Check out our lessons on Principles of Design for kids. Each of these has a suggested activity. Unity Balance Emphasis Hierarchy Scale and Proportion (also see Rule of Thirds) Similarity & Contrast Lessons on Principles of Design Activities List: Emphasis with Color Kaleidoscope – Symmetry and Balance Pieces of Your Heart –
Our Facebook friend Katrina just had a wonderful idea! She suggested that we create a PDF with the ASL alphabet so that she could cut and paste to spell her students’ names. This PDF has the whole ASL alphabet plus some extra vowels and popular letters. If you would like
How do you review at the end of the year? I typically use review packets with mini-quizzes to help my students prepare for testing. I find that this helps chunk the material and gives students a chance to master each a set of topics before moving on to the next.
People use euphemisms and dysphemisms to enhance what they really mean or to avoid directly saying something nasty about a person, place or idea. These terms give you an easier way to talk about something you find very scary or very embarrassing and let you lighten discussions that are disturbing
Rational expressions is the very last unit that I used to teach after the state assessment in June. It was a great unit because it tied together so many concepts taught throughout the year. And, any time you can insert more practice with factoring is a win! The first few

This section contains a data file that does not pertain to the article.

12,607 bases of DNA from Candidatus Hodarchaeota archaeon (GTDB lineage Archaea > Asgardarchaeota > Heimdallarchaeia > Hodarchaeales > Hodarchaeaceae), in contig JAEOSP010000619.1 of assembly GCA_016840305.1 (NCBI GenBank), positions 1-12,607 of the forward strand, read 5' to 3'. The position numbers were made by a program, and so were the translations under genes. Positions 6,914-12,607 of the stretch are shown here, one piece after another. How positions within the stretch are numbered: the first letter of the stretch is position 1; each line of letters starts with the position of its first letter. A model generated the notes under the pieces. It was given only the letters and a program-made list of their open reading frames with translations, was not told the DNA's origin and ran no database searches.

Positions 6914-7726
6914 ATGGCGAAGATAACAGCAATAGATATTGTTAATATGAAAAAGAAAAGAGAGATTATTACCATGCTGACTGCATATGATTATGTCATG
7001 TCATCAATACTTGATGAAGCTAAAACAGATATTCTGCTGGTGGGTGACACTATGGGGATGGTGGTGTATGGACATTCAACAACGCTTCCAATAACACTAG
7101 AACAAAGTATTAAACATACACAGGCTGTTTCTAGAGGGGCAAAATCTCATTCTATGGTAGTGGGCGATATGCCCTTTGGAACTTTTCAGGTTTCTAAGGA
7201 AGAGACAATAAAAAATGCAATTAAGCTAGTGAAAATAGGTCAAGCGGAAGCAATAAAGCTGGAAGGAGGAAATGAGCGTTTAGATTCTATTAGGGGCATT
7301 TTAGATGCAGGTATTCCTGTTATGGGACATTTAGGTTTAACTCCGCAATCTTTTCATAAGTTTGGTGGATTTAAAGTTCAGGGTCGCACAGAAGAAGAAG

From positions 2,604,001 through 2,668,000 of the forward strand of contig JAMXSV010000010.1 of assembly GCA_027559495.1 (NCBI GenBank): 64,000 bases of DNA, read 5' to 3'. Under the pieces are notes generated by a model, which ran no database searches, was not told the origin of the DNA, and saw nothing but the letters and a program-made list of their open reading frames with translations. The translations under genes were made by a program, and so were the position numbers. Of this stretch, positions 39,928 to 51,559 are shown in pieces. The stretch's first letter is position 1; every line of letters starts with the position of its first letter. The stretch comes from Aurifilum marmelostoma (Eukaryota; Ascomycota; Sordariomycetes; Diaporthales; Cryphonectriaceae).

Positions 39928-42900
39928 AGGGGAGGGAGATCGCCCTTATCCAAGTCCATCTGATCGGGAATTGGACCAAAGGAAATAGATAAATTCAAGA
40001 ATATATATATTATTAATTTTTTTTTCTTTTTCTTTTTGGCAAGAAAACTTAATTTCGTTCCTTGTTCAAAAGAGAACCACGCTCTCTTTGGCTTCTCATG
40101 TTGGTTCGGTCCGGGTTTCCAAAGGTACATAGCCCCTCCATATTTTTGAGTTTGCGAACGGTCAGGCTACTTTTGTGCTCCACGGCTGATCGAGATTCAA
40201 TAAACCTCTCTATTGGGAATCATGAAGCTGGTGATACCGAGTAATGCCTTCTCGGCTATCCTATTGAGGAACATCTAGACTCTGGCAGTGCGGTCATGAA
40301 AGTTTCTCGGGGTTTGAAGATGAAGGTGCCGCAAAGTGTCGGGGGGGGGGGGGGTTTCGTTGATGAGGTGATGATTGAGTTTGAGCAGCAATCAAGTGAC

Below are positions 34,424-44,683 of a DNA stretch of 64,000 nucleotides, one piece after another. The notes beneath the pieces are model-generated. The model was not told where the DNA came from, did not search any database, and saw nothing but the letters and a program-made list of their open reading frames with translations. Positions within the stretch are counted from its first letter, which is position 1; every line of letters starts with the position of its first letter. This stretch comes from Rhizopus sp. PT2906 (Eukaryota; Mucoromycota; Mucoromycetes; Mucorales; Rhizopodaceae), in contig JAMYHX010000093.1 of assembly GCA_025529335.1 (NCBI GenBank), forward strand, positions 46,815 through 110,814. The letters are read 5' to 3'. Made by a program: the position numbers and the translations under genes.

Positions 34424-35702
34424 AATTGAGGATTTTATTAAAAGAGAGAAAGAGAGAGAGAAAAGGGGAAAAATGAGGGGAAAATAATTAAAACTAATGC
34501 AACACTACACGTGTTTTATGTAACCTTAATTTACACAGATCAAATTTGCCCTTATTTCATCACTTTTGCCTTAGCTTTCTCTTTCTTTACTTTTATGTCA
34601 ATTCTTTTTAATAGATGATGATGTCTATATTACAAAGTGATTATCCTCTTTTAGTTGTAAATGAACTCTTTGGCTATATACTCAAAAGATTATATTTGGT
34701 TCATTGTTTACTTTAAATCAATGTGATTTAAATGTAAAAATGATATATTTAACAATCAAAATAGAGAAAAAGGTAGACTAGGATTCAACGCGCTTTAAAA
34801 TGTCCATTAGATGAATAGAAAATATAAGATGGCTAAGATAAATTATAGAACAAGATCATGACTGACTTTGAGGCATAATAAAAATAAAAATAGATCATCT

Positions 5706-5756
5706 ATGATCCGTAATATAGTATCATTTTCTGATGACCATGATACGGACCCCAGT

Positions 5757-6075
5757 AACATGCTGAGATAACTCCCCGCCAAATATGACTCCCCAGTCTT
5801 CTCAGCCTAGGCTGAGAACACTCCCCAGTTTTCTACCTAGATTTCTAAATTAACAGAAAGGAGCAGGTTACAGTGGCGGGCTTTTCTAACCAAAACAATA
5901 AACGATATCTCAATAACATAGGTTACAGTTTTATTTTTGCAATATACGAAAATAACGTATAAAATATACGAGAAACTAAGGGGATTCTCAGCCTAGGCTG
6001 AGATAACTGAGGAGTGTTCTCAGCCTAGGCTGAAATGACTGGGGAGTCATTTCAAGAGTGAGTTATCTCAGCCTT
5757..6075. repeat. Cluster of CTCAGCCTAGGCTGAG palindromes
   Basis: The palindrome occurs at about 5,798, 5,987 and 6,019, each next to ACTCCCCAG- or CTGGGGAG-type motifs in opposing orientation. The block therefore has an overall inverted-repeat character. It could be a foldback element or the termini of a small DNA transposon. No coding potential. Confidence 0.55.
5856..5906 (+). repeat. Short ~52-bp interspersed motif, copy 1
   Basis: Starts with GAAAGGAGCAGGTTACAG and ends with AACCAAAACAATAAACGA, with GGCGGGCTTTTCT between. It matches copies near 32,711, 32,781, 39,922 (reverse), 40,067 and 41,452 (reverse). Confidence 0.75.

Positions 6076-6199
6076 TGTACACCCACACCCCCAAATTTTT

Visual rhetoric communicates themes and ideas through images, color and text style. Art, display ads and web pages can all convey visual rhetoric. It is similar to spoken or written rhetoric in its use of specific conventions to communicate, convince, caution or critique. It can be: • Informational to educate
One of the hardest topics to teach in Geometry has to be congruent triangle proofs. Identifying properties and theorems in order to develop and reason through a proof is not something that happens in a day. Students need practice- and LOTS of it! One thing I try to do is mix up
Operations with scientific notation appears to be a simple topic on the surface, however, students get easily confused when manipulating the exponent in order to make computations. I came up with the acronym “LARS” to help students remember how changing the exponent affects the direction the decimal will move. “LARS”